Theses and Dissertations


David Wallace

Issuing Body

Mississippi State University


Fu, Yong

Committee Member

Younan, Nicolas

Committee Member

Karimi-Ghartemani, Masoud

Committee Member

Donohoe, J. Patrick

Date of Degree


Original embargo terms


Document Type

Dissertation - Open Access


Electrical and Computer Engineering

Degree Name

Doctor of Philosophy


James Worth Bagley College of Engineering


Department of Electrical and Computer Engineering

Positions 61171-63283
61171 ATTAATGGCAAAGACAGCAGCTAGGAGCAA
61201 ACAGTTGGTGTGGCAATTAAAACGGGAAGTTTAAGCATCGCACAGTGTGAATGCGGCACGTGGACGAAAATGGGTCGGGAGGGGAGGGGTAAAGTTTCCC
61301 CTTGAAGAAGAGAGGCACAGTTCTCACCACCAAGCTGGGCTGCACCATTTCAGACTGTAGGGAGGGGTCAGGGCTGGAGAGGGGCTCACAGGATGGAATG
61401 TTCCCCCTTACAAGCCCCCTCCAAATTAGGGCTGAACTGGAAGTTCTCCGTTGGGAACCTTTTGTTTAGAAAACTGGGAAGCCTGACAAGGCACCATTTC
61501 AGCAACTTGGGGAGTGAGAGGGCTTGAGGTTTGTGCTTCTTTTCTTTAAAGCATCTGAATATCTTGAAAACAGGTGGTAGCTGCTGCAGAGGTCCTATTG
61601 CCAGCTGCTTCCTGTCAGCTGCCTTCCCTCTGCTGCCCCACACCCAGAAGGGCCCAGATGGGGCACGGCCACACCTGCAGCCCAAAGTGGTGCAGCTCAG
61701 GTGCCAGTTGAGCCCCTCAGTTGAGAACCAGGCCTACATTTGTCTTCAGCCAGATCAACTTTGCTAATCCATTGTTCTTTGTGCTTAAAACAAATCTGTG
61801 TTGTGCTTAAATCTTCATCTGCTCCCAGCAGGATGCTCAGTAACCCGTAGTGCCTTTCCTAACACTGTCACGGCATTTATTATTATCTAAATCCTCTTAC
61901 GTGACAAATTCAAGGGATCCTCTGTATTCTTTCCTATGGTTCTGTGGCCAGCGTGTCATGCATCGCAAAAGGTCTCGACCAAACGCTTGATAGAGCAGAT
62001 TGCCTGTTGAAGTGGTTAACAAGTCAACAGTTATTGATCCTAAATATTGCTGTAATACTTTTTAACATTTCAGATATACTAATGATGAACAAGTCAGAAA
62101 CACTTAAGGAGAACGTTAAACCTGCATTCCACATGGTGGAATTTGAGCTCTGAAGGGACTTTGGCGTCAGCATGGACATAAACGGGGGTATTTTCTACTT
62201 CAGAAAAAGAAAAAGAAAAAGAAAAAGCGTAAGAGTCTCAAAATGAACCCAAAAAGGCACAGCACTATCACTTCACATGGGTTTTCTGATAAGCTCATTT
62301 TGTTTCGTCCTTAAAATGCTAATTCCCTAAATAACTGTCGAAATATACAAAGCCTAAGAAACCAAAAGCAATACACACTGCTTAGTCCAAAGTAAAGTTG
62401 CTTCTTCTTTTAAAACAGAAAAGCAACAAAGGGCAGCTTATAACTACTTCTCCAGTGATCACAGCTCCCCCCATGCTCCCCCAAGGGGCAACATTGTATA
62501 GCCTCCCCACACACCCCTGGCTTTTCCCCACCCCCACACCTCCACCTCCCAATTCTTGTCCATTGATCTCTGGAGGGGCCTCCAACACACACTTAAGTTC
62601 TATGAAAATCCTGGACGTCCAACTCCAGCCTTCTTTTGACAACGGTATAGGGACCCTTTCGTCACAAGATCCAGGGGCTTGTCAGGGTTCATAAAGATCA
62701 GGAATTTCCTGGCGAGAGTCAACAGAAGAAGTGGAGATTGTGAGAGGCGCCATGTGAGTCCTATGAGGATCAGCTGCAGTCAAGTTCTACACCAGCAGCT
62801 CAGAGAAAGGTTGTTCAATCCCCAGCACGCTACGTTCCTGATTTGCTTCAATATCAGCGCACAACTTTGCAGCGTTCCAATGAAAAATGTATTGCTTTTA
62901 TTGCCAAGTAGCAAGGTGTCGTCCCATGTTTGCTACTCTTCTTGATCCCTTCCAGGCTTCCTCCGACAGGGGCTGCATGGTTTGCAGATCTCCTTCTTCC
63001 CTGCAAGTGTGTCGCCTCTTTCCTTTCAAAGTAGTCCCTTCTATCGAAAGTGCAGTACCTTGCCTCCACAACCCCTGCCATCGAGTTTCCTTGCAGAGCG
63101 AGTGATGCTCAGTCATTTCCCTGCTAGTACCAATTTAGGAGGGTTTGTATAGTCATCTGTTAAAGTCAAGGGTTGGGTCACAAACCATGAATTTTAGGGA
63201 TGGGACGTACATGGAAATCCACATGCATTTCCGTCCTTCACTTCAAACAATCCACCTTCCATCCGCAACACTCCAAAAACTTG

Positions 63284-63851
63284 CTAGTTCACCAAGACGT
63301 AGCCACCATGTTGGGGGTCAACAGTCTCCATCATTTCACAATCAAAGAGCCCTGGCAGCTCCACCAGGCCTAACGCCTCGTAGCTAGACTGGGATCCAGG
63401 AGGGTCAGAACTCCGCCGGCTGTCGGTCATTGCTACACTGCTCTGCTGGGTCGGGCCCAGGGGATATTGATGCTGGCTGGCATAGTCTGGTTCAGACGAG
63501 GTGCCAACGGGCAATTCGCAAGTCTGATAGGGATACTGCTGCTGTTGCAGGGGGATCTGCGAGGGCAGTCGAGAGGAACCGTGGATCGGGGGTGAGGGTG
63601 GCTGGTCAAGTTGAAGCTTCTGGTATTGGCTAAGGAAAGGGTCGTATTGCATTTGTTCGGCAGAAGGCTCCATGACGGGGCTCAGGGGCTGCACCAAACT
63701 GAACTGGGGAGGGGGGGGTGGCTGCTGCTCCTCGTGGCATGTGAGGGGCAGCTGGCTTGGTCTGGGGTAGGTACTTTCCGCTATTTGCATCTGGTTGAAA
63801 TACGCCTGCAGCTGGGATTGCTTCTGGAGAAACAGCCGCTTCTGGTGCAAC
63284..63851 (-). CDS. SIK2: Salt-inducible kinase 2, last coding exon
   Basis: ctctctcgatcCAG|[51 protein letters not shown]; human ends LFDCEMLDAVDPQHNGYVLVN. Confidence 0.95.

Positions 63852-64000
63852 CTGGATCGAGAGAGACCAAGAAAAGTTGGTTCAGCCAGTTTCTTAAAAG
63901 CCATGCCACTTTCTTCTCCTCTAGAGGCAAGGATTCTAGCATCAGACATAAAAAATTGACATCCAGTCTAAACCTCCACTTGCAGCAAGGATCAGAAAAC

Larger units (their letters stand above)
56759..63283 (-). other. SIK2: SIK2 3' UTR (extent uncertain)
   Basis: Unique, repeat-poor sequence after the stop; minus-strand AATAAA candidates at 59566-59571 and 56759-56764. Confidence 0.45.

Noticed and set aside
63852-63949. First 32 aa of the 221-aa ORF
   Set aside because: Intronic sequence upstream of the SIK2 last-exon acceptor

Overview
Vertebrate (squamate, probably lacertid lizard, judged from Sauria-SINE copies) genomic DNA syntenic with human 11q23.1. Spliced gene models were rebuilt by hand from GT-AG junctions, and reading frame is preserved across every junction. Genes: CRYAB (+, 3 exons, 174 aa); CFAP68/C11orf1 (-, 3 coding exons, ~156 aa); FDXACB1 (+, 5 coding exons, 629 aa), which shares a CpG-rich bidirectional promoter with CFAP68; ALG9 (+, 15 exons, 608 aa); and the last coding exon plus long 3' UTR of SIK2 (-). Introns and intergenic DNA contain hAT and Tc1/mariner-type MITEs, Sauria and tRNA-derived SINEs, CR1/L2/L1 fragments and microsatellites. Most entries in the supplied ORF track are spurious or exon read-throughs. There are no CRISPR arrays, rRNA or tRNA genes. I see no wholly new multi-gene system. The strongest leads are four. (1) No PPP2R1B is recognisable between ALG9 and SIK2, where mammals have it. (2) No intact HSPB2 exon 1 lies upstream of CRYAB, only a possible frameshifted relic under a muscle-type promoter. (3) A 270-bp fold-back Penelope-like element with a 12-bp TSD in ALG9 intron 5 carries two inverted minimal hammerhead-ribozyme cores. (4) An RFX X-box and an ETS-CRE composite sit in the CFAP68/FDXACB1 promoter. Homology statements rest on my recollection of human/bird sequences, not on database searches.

Station Service Voltage Transformer (SSVT) is a special class of single-phase high voltage instrument transformer with a power winding and optional metering winding at the secondary. The SSVT is capable of being connected directly to the transmission line and providing 120 to 480 V at the secondary power terminals and 115 V at the metering terminals. The power rating of the secondary is normally anywhere from 25 kVA up to 333 kVA. The SSVT was initially developed as a means to provide control power in a substation without the need for stepdown and distribution transformers. Over time, the properties of the SSVT made it an ideal power source for many different applications. Today the SSVT is being installed in numerous applications around the world. Some typical applications include but are not limited to: remote cell towers, transmission tower lighting, oil and gas, mining projects, substation auxiliary power and rural electrification. In any of the listed applications, it is still necessary to acquire accurate revenue metering for the power companies to charge for power usage. In many cases this requires the installation of instrument transformers to perform the metering. Unfortunately, the metering and power windings of the SSVT cannot be operated simultaneously. When a load is applied to the power winding on the SSVT, a load current is reflected back into the primary winding. This current generates a drop in voltage through the primary reactance and resistance. It is these values which are reflected back into the metering winding. The accuracy of the metering winding will fall out of acceptable limits when the voltage drop is present. This research proposes a new method to provide both power and accurate metering, simultaneously, in a dual secondary SSVT. The accuracy of the metering winding remains essentially unaffected by the load on the power winding if the load is less than the maximum rating of the compensator. The result is a single transformer capable of replacing the functionally of two separate transformers. This new approach will have a broad impact in the development of future substation designs.